Even from the book itself, everyone could see that Catching Fire was much more sci-fi than the first installment of the series, and this is definitely reflected in the movie. Some of my favorite visual effects were the ones that were meant to come across as everyday technology for the characters but are still so new and inventive to us, such as the holographic screens. The horrors of the arena were incredibly well done this time around, and they blend in so seamlessly with the jungle locations it’s hard to tell they’re not supposed to be there in real life: the fog was chilling, the force fields were just as I imagined them from the book, but the highlight is definitely the monkey mutts sequence, which was simply astonishing. If I didn’t know for a fact that the monkeys were CGI, I would’ve thought they had trained killer baboons in that scene. They looked so real I’m sure they’ll produce many a nightmare in the younger audience, yet at the same time it’s like they plucked them right out of my brain.

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But it was the focus on the characters that really drew my attention as far as cinematography goes. Francis’ style involves a lot of close-ups on the actors’ faces, which is something I appreciate, because with a cast of this caliber, you want to be watching them closely, you want to be able to see their every expression. It’s a daring choice, but I feel it makes the emotions all that more palpable.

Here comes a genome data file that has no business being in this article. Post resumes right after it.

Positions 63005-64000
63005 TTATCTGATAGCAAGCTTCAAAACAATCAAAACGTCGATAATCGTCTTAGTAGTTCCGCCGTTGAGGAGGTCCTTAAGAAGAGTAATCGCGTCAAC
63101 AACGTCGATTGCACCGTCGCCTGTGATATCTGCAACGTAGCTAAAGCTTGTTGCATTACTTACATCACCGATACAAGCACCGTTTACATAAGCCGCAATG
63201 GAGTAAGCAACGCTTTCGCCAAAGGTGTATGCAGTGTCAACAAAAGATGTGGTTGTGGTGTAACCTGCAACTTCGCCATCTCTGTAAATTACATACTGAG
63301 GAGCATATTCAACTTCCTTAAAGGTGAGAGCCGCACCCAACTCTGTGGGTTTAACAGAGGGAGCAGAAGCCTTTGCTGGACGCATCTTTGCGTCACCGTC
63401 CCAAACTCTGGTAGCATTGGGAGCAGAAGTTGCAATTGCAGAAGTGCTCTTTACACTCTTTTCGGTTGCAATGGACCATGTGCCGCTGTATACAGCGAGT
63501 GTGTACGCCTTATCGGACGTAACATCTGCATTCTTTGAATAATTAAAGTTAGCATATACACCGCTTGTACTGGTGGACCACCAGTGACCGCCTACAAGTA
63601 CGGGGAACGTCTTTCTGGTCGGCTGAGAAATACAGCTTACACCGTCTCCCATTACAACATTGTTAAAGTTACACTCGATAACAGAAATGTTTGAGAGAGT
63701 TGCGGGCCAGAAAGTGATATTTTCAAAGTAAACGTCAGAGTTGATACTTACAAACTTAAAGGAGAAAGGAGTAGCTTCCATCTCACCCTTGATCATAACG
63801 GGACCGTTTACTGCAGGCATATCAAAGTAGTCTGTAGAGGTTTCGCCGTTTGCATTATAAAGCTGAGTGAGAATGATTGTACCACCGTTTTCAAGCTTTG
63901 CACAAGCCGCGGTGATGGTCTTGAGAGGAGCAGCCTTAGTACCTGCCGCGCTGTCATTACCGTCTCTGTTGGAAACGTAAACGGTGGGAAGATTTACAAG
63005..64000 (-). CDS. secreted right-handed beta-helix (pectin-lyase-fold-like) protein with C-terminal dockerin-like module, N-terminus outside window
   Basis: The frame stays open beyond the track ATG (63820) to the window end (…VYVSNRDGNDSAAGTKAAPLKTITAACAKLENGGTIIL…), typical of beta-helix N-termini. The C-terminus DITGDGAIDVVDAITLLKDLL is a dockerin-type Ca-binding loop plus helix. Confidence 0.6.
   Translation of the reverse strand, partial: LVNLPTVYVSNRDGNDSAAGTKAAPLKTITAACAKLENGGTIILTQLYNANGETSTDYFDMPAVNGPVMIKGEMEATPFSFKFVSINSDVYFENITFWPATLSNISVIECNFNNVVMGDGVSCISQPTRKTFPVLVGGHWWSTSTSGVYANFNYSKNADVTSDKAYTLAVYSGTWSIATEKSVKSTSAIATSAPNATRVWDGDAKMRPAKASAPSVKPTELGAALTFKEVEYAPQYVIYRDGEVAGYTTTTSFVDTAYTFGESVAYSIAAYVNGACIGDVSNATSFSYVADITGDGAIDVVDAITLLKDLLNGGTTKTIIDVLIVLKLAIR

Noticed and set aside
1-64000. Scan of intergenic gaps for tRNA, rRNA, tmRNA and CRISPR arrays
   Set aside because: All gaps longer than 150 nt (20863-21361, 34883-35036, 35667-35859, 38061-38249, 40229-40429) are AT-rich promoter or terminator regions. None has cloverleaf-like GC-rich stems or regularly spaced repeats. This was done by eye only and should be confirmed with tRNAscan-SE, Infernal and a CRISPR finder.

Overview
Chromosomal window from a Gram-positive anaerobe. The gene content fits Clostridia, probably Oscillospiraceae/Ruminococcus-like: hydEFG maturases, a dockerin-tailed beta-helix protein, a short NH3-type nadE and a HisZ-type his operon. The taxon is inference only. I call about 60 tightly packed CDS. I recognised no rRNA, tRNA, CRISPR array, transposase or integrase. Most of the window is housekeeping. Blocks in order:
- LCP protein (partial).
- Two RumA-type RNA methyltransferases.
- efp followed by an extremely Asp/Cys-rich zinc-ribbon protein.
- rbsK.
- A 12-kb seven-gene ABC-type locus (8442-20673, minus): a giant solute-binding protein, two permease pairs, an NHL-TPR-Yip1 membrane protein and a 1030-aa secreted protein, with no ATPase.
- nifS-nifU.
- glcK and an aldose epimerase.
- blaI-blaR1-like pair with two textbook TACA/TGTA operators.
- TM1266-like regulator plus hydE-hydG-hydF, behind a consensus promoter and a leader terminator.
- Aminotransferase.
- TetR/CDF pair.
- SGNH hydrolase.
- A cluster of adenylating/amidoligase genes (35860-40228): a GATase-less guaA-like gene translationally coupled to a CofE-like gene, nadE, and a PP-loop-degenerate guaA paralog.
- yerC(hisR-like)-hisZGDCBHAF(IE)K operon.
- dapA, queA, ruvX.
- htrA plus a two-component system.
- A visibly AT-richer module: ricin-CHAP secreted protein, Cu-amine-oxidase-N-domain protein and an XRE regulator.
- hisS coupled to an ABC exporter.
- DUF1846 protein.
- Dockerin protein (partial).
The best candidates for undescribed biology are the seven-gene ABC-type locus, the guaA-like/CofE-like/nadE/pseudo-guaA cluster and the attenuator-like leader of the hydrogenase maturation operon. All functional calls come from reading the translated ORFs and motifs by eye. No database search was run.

And the cast was absolutely up for the challenge. At this point I feel kind of silly saying that Jennifer Lawrence was amazing—I mean, it’s Jennifer Lawrence; of course she was. But what’s really worth mentioning is that the events in Catching Fire allow her to show the entire gamut of her acting range. From abject terror, to utter desperation, deep-seated relief, to complete misery, we see so many facets of her. In fact, I think my favorite Katniss moments were the ones when she was angry. We had never seen her angry before, not really, and seeing Jennifer convey that to the point that Katniss seems almost feral at certain key points, it’s a thing of beauty.

One thing I really loved about the movie, though, was that while Katniss was clearly the center of it, it didn’t feel like Jennifer overshadowed everyone else, like it did at parts in the first film. That might be because Francis Lawrence took the time to step away from Katniss more than Gary Ross did. I know some people might miss Katniss’ point of view a bit, since that’s the way it was in the books, but for me it worked perfectly. I like Katniss’ point of view in the books, but as an avid reader and amateur writer, I can see how restrictive it is. Part of the appeal of adapting a book into a movie is that you can expand on the pre-existing plot, and you can work the potential that was there in the original work into something that enriches your experience of the story. Not to mention, if it gives them the opportunity to develop the supporting characters, who fans have grown to love just as much as Katniss.